5 Considerations for Restoring Your Company’s Workforce During the Novel Coronavirus Pandemic
Posted July 31, 2020 in Articles
As essential businesses continue to increase their capacity and schools prepare to reopen for the fall semester, many non-essential businesses are exploring their options for reopening as well. To date, there have been many lessons learned; and, while the novel coronavirus pandemic is still far from over, there are measures that businesses can implement in order to put their employees back to work and serve their clients and customers safely.
To be clear, there is no one-size-fits all approach, and businesses need to implement safety protocols that address their specific risks and needs. With that said, here are five key areas in which businesses will need to focus much of their effort in order to reopen during the COVID-19 crisis:
1. Employee Screening
Health authorities are recommending that employers implement screening measures in order to mitigate the risk of employees coming to work with the virus. While daily testing is not practical, employers can adopt policies that require temperature checks and assessments for other symptoms before employees enter the workplace. If an employee has a fever, is exhibiting other symptoms of COVID-19, or may have been exposed to the novel coronavirus, then he or she should be instructed to seek testing before returning to work.
2. Social Distancing and Mask Requirements for Employees and Customers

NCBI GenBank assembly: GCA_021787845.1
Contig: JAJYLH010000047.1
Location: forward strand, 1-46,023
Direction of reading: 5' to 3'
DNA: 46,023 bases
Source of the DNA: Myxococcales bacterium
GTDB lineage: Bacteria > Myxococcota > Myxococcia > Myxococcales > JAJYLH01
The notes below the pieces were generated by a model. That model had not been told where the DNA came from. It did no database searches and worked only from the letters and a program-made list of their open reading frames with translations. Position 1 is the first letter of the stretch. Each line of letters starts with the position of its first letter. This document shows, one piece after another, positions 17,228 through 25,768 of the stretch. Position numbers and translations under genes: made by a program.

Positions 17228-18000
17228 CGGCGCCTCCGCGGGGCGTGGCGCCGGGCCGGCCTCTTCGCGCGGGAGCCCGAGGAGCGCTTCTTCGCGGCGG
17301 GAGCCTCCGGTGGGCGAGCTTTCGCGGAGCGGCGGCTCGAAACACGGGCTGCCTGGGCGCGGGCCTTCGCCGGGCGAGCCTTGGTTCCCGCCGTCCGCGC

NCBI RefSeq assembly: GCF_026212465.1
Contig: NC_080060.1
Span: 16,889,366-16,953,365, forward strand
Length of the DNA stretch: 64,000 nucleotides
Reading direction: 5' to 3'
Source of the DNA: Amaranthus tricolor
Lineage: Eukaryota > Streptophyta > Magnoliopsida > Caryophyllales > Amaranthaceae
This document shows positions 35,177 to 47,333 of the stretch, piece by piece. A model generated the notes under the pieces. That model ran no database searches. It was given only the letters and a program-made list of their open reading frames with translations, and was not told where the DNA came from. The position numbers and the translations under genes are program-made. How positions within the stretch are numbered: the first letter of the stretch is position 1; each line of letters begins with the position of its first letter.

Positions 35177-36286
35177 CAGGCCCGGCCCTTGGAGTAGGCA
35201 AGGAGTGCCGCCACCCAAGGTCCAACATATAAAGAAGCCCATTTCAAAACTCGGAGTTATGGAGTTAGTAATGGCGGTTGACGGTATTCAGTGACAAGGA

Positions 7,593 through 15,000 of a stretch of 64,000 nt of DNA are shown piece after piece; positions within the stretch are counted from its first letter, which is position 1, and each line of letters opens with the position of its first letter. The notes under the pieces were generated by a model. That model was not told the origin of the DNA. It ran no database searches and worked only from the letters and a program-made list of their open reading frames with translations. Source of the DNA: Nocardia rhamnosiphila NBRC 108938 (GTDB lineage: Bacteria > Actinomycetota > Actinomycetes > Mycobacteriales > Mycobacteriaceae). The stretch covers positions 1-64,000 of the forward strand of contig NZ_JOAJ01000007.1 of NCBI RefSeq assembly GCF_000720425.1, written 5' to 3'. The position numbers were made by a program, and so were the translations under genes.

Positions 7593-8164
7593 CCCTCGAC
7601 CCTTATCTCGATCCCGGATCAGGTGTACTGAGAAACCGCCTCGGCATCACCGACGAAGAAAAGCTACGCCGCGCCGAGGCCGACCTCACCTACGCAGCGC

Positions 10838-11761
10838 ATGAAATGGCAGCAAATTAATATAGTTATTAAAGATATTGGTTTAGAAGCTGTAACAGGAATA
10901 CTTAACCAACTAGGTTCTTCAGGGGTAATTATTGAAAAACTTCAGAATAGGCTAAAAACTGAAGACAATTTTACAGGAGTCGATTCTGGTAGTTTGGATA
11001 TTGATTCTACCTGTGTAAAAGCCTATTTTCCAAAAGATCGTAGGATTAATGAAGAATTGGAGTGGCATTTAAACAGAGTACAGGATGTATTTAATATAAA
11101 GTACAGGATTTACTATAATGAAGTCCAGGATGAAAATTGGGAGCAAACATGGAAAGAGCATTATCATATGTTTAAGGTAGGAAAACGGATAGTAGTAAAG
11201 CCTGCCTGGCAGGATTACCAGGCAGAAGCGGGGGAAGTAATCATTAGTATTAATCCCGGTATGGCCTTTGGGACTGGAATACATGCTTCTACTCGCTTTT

In the workplace, current recommendations for employers include maintaining adequate social distancing between employees, customers and clients. Masks are also currently recommended for indoor work locations as well as outdoor locations where employees may come into contact with others. In addition to adopting internal policies, employers should consider posting signs and establishing enforcement protocols for customers and clients as well.
3. Response Protocols for Potential Exposure
When operating during the novel coronavirus pandemic, employers must have response protocols that they can execute in the event of possible COVID-19 exposure in the workplace. What is necessary will depend on a number of factors, including the nature of the workplace, the number of employees who can potentially be impacted, and whether customers or clients may have also been exposed.
4. Maintaining a Remote Workforce and Business Continuity
While having employees work from home is not possible for all businesses, those that can have employees work remotely should have a plan in place to make the transition if necessary. Businesses should also have a coronavirus-specific business continuity plan to ensure that they are not forced to cease operations after reopening.
5. Unemployment, FFCRA and Other Benefits
Finally, when preparing to reopen during the novel coronavirus pandemic, employers must also ensure that they are prepared to comply with the laws that have been enacted to protect employees who get sick, or who are at high risk for experiencing complications if they get sick, on the job. Among other considerations, this includes ensuring that they have adequate unemployment insurance coverage and that their leave policies are compliant with the Families First Coronavirus Response Act (FFCRA).
Is Your Business Ready to Reopen During the COVID-19 Pandemic?
Mithras Investments is a business consulting firm that assists companies of all sizes with risk management, operational and human resources matters. If you would like help making sure your business is ready to reopen during the COVID-19 pandemic, we encourage you to call 305-517-7911 or contact us online to learn more.